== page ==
Midway through Chinua Achebe’s 1959 novel Things Fall Apart, the central character Okonkwo is getting a dressing-down from his aged uncle Uchendu. Okonkwo has been sulking in deep despair because his gun was involved in an accidental shooting that left one man in his village dead. As a result, he’s been forced to take his family into exile for seven years in Uchendu’s village. The shame and the loss of his former high status has him wallowing in self-pity. Which is what Uchendu tells him. Do you know that men sometimes lose all their yams and even their children? I had six wives once. I have none now except that young girl who knows not her right from her left. Do you know how many children I have buried — children I begot in my youth and strength? Twenty-two. I did not hang myself, and I am still alive. If you think you are the greatest sufferer in the world ask my daughter, Akueni, how many twins she has borne and thrown away. Have you not hear the song they sing when a woman dies? “For whom is it well, for whom is it well? There is no one for […]
The baby crawled along the carpet in open area in the back of church. She was dressed in a celebration of white and red horizontal stripes, and she was happy. She was delighted at her new-found ability to get from here to there. She smiled and giggled. A few steps away was Ann who was dying. It was the 10 a.m. Sunday mass at our parish, St. Gertrude, on the far north side of Chicago. It was a special mass to honor Ann, the longtime religious education director who, six months earlier, had been struck down with a vicious cancer. After the gospel reading, dozens of children throughout the church walked, ran and skipped up the aisles to the altar and went through a side door into the rectory for Kid’s Word. That’s a weekly age-appropriate lesson in faith that the children receive on their own while their parents and older siblings take in the homily. It was instituted years ago by Ann. But, on this Sunday, Ann wasn’t yet in church. Merry shadows on the carpet And she wasn’t there when our pastor preached about all the great work she had done while on the parish staff.
As originally conceived in 1983, The Lovers, The Great Wall Walk was probably a bit too cute. Performance art runs that risk — that risk of coming across as a gimmick — if it lacks grit, tension and instability. No question, it was clear from the start that there would be an immense effort required from Marina Abramovic and Ulay (real name: Frank Uwe Layslepen) in bringing the piece to life ¬— a walk along the Great Wall of China. Ulay would start in the west in the Gobi Desert, and Abramovic would jump off from the far eastern end of the Wall at the Yellow Sea. After more than 1,000 miles each, they would meet in the center and be married in a Chinese ceremony.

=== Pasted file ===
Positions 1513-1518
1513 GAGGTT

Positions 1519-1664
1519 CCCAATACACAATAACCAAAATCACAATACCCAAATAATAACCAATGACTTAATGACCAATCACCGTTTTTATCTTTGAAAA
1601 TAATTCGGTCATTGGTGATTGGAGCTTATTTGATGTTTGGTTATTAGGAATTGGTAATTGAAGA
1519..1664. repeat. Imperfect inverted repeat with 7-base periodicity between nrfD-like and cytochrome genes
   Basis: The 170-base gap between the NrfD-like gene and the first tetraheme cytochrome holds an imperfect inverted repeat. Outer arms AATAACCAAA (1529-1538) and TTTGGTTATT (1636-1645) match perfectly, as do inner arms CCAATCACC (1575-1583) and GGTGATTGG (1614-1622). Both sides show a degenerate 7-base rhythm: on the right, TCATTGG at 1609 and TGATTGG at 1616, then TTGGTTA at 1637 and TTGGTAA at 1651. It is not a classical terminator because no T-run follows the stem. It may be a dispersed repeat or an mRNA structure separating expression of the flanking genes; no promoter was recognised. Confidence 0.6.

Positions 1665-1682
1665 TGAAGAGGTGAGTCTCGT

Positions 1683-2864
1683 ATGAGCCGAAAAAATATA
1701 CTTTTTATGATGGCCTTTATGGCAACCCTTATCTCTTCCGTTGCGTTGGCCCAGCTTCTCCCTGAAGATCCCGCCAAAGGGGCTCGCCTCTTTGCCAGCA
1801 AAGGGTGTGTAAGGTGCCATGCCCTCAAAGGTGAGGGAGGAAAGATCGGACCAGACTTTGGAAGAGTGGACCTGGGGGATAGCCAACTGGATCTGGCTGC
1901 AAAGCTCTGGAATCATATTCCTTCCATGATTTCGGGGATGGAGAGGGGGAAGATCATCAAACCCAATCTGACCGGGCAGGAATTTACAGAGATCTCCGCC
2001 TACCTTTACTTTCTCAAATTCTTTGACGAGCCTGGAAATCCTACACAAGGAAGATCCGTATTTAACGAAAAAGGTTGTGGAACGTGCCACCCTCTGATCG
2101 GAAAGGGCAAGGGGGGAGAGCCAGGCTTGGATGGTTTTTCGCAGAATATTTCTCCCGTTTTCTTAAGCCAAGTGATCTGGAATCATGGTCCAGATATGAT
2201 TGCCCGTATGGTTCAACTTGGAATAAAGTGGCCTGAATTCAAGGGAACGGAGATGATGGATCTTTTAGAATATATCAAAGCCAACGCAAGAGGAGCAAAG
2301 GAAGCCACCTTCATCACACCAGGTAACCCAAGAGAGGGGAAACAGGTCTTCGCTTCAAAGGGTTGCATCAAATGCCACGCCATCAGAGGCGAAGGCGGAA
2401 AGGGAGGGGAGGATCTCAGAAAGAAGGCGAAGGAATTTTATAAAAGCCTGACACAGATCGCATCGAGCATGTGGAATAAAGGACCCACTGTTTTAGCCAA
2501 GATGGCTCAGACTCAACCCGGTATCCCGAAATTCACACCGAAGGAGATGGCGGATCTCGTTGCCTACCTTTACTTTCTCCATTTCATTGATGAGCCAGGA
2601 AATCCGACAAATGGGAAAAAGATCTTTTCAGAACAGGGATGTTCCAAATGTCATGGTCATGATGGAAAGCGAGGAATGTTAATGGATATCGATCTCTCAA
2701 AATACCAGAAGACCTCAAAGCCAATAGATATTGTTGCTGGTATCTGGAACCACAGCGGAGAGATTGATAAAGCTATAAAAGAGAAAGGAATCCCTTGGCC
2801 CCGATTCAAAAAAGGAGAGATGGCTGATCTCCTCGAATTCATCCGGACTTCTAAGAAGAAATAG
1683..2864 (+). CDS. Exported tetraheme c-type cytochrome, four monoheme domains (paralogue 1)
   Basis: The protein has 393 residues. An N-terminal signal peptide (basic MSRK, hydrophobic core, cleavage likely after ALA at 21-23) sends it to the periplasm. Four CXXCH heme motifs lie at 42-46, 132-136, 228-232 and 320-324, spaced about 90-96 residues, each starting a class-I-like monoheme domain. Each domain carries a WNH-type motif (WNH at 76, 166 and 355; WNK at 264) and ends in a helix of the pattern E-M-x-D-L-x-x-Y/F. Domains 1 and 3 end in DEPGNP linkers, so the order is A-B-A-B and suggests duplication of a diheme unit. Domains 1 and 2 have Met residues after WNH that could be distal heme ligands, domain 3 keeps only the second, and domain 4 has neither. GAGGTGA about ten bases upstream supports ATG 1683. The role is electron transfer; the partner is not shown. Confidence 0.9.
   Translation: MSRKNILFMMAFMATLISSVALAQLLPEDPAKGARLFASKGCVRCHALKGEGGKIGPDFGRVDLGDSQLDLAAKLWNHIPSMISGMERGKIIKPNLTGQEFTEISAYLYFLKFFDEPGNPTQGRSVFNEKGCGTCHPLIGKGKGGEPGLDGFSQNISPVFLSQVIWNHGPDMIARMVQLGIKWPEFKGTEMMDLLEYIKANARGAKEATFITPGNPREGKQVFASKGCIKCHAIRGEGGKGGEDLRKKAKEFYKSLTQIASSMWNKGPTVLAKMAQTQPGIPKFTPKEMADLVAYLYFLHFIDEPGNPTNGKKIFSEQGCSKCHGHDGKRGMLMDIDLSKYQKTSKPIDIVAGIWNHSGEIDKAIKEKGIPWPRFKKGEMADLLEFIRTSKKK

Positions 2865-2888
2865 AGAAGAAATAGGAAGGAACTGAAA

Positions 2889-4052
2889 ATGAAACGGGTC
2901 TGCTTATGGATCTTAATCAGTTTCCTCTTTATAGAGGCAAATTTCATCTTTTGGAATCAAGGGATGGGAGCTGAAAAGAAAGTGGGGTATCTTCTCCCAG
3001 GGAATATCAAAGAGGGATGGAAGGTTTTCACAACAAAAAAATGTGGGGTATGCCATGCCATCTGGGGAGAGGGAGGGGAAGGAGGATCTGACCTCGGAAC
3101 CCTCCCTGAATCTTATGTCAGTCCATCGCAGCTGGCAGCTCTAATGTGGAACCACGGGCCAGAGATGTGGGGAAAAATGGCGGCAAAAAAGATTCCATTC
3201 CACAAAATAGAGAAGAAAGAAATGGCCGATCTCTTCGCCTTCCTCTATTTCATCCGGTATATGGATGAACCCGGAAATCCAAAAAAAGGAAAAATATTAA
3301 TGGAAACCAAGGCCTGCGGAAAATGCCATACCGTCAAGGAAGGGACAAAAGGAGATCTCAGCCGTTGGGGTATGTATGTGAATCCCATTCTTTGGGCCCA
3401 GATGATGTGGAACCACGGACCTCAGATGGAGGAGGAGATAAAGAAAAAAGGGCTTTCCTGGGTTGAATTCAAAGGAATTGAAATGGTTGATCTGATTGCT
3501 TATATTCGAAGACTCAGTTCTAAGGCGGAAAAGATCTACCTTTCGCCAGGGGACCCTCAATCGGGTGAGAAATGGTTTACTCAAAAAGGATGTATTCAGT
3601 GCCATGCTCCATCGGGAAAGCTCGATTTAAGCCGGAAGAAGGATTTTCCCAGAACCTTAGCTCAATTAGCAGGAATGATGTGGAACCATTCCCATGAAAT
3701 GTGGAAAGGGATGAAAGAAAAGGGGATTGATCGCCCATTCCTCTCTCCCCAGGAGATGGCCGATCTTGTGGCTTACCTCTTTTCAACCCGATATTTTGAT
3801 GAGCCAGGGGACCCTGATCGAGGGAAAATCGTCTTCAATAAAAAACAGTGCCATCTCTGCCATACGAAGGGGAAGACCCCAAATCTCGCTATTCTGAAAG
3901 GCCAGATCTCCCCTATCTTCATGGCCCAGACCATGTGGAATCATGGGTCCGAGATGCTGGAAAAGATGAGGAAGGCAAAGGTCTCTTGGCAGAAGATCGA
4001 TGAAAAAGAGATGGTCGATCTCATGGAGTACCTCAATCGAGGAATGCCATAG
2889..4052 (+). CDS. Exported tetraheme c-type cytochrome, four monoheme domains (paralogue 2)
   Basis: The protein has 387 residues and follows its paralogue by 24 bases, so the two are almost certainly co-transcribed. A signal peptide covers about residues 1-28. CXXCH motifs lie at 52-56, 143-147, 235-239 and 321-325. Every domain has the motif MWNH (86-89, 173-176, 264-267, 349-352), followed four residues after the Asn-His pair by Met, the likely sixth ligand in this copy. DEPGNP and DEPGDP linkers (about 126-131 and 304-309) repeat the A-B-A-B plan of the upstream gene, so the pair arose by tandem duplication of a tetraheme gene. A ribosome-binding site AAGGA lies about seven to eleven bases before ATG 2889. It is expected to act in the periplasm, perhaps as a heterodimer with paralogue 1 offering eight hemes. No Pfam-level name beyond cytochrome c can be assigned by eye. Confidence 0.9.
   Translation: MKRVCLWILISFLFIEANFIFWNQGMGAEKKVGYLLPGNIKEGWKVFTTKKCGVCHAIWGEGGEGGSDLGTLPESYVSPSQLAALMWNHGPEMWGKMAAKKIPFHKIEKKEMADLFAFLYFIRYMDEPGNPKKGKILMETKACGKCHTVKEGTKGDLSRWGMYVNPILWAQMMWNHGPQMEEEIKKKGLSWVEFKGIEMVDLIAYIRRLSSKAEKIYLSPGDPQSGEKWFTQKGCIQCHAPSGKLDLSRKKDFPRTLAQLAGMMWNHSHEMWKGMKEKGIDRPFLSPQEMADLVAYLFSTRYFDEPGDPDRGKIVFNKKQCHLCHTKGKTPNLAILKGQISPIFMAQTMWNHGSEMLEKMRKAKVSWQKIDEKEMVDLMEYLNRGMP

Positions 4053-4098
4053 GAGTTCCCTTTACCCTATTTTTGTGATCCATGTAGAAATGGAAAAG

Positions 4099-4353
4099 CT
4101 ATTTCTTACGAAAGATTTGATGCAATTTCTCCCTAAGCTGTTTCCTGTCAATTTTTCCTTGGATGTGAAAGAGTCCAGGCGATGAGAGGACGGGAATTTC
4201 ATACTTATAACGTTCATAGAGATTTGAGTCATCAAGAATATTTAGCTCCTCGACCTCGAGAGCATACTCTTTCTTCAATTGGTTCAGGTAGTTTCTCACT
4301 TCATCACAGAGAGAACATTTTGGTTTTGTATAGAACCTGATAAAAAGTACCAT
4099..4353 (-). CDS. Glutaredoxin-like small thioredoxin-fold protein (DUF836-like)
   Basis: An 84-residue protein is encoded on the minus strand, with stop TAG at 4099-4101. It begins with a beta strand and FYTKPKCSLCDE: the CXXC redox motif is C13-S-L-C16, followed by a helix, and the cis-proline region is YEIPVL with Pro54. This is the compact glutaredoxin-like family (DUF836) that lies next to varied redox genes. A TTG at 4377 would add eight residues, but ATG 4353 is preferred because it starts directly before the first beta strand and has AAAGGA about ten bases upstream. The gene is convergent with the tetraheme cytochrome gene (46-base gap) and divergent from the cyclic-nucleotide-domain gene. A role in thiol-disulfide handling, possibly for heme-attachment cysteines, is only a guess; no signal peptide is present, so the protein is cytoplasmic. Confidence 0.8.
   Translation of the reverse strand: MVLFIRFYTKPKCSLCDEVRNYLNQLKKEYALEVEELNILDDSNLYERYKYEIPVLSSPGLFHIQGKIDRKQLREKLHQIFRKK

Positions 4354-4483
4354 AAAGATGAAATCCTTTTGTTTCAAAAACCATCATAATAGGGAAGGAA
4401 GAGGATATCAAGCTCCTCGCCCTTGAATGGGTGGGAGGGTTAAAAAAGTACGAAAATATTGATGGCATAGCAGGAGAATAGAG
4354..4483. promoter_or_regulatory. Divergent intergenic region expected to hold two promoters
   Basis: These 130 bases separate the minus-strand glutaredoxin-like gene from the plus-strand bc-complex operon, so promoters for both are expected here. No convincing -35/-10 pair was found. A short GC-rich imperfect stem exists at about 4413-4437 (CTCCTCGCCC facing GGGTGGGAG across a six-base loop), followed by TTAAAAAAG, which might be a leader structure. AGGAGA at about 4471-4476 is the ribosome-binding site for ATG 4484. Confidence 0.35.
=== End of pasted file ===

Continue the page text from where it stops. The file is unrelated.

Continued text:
If you’re a teacher, you never know how something you do or say is going to affect one of your students — how a phrase or an idea may embed itself in a student’s mind and blossom, sooner or later, in some deep, rich way. More than 40 years ago at St. Louis University, I took an English literature course taught by an older Jesuit priest whose name I don’t recall. What I do remember is that he had a lot to say about the importance “point of view” in literature, except he pronounced it “poin’-a-view.” One of the books he taught in the course was Descent into Hell, a 1937 novel by Charles Williams. My memory of the book is that it seemed to me to be a bit of religious mumbo-jumbo, not at all in sync with my own Second Vatican Council sense of faith. Yet, I was enough struck by it that, ever since, I have kept my copy of the novel through my moves to California and back to Chicago, and through a succession of apartments and homes on the Southwest Side and in the neighborhoods of South Chicago, Lincoln Park, Lake View and Edgewater. And […]
Years ago, when I was maybe 14, I ended up in a 16-inch softball game on a big field behind Austin High School on the Far West Side. It was just a few blocks from my home, but I don’t think I knew any of the other players. I just happened to be standing there and got put on one of the teams. Tall and lanky, I normally played first base. These guys, though, sent me to left field. We started the game in the late afternoon, and, as the innings went on, it began to get darker and harder to see the beat-up old, gray softball. Over my head So, I’m out in left field when this big bruiser comes to the plate. He takes a huge cut at a pitch and sends the ball soaring straight out in my direction. I can tell immediately that the ball is hit so hard and high that it’s going to go far over my head. Without thinking, I turn and run as fast as I can with my back to the rest of the field. After several steps, I look up, see the dark gray ball against the darker, almost black […]